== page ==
New friends Death Cab for Cutie had a close (and interesting) relationship with the then-mega-popular teen nighttime drama The O.C. Their music was often featured during the show, and because the hit TV show was always looking to break out new artists, they listened to Death Cab's suggestions and placed a Youth Group song during an episode. The now legendary program commissioned the Australians to record a cover of Alphaville's prom-night-worthy 1980s hit song "Forever Young." Youth Group's stunning version of the ballad was played during a pivotal moment of The O.C., and TV fans immediately sought out this "new" band. "Forever Young" landed on the winter 2005 release of The O.C. Mix 5, a lucrative and popular collection of tracks from the show that was released by Warner Bros. "Forever Young" became a number one, platinum-selling single in Australia, and in 2006 it won the band an ARIA Award for Breakthrough Artist of the Year—Single. The success of the single, both in Australia and North America, drummed up critical attention for the gifted band. "Storytelling, poise, and intimacy rarely alight so gracefully," wrote journalist Andy Langer in a 2005 issue of Esquire. "The power of a good ol' fashioned ballad is a wondrous thing."

For the Record …

Members include: Danny Allen , drums; Cameron Emerson-Elliott , guitar; Toby Martin , vocals, guitar; Patrick Matthews , bass.

Group formed in Sydney, Australia, c. 1998; released numerous Australian singles on Ivy League Records; released full-length Urban & Eastern, Ivy League Records, 2001; Skeleton Jar, Ivy League Records, 2004; signed to Anti-/Epitaph Records in North America, reissued Skeleton Jar, 2005; released Casino Twilight Dogs, Ivy League Records, 2006; reissued, Epitaph, 2007.

Awards: ARIA Award (Australia), Breakthrough Artist—Single, for "Forever Young," 2006.

Addresses: Record company—Anti-/Epitaph Records, 2798 Sunset Blvd., Los Angeles, CA 90026. Website—Epitaph Official Website: Website—Youth Group Official Website:

Now pumped with vigor in their veins, Youth Group went into the recording studio to make the follow-up to Skeleton Jar, an album they hoped would heavily break through in America. Admittedly influenced by the Velvet Underground's infamous self-titled album and by the full-bodied orchestral nature of the Beach Boys' early work, Youth Group recorded their full-bodied third album from December of 2005 to February of 2006 in Sydney, Australia. In April the album was mixed in Los Angeles. With its opulent orchestrations and tranquil vibes mixed with feedback, Casino Twilight Dogs was Youth Group at their finest. The new track "Start Today Tomorrow" was luxuriant with layers of guitars and vocals, and featured bass by legendary session bassist Carol Kaye. The group aimed to make songs that created a visual image when heard, played by a band that was completely connected. The band felt their third album was their best so far. "I think this is more of an ensemble record," Martin said in an interview with Jonah Bayer of Alternative Press. "We spent a lot more time arranging and demo-ing the songs. I think the complexity comes from working hard in the rehearsal space rather than spending a lot of time doing overdubs in the recording studio."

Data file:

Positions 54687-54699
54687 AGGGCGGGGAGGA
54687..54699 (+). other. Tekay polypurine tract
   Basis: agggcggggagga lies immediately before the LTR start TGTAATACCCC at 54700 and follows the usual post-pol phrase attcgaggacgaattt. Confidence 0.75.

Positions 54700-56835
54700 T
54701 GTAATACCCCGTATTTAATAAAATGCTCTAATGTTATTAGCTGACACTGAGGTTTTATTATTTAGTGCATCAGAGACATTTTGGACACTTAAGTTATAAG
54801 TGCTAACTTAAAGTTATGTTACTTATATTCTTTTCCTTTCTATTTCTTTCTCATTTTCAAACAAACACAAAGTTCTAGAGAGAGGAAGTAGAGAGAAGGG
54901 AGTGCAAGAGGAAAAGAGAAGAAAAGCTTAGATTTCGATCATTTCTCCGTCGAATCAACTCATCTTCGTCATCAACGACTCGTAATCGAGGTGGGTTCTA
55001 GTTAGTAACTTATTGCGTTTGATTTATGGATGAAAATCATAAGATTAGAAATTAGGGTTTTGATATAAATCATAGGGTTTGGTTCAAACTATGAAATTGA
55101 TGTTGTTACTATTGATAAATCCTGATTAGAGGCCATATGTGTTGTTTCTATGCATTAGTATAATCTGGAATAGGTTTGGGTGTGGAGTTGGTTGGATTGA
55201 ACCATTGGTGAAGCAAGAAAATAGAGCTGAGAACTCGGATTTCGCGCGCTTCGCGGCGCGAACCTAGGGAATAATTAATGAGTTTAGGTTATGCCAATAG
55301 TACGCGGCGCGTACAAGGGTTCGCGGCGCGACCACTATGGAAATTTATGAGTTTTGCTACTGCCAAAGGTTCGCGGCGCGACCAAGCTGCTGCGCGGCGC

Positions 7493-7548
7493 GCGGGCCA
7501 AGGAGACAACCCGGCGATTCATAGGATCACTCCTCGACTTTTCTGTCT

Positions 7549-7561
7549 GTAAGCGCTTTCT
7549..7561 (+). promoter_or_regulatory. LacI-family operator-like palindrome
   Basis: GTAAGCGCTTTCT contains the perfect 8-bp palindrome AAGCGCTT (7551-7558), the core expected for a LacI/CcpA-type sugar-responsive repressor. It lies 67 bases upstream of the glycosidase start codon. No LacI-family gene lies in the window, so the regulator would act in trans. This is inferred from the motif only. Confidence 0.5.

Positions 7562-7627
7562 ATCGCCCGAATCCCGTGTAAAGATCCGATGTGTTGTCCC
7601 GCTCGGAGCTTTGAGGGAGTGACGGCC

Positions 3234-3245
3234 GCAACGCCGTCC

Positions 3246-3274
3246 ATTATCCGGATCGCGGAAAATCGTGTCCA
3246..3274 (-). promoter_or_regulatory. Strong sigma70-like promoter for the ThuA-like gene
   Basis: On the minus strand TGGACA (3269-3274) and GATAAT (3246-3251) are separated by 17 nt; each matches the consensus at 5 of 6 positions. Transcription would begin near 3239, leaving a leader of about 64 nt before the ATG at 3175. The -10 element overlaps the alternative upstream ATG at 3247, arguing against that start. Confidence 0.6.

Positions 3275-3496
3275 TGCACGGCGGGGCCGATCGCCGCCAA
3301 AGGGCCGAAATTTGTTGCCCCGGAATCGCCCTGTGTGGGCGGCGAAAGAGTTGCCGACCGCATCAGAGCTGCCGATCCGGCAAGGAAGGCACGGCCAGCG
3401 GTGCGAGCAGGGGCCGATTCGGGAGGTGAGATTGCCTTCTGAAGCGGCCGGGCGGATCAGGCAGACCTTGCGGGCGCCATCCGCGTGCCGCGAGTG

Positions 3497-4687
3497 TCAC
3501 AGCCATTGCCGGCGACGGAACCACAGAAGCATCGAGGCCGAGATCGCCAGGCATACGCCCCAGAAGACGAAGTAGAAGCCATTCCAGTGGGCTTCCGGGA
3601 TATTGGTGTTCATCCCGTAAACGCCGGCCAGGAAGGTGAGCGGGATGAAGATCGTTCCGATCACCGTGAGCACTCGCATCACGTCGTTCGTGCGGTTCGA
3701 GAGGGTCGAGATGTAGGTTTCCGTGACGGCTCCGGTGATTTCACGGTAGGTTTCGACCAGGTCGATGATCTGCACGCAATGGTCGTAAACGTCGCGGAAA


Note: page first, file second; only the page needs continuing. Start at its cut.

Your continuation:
In July of 2006 Ivy League issued Casino Twilight Dogs in Australia, where it debuted at number ten. In January of 2007 Anti-/Epitaph released the album in North America. "On their third album, they wield massive choruses, stadium ready producing and the keening vocals of Toby Martin," Rob Sheffield wrote in Rolling Stone. Sheffield added, "In a post-O.C. world, Youth Group keep the fires burning."

Selected discography

Urban & Eastern, Ivy League Records, 2000.

Skeleton Jar, Ivy League Records, 2004; reissued, Anti-/Epitaph Records, 2005.

(Contributor) The O.C. Mix 5, Warner Bros., 2005.

Casino Twilight Dogs, Ivy League Records, 2006; reissued, Anti-/Epitaph Records, 2007.



Alternative Press, February 2007.

dB Magazine (Australia), July 27-August 9, 2005.

Esquire, June 2005, p. 38.

Now Magazine (Toronto, Canada), May 26-June 1, 2005.


"Made in America,", id=361 (September 12, 2007).

"Youth Group: Casino Twilight Dogs," Rolling Stone, (September 12, 2007).

Youth Group Official Website, (September 12, 2007).

—Shannon McCarthy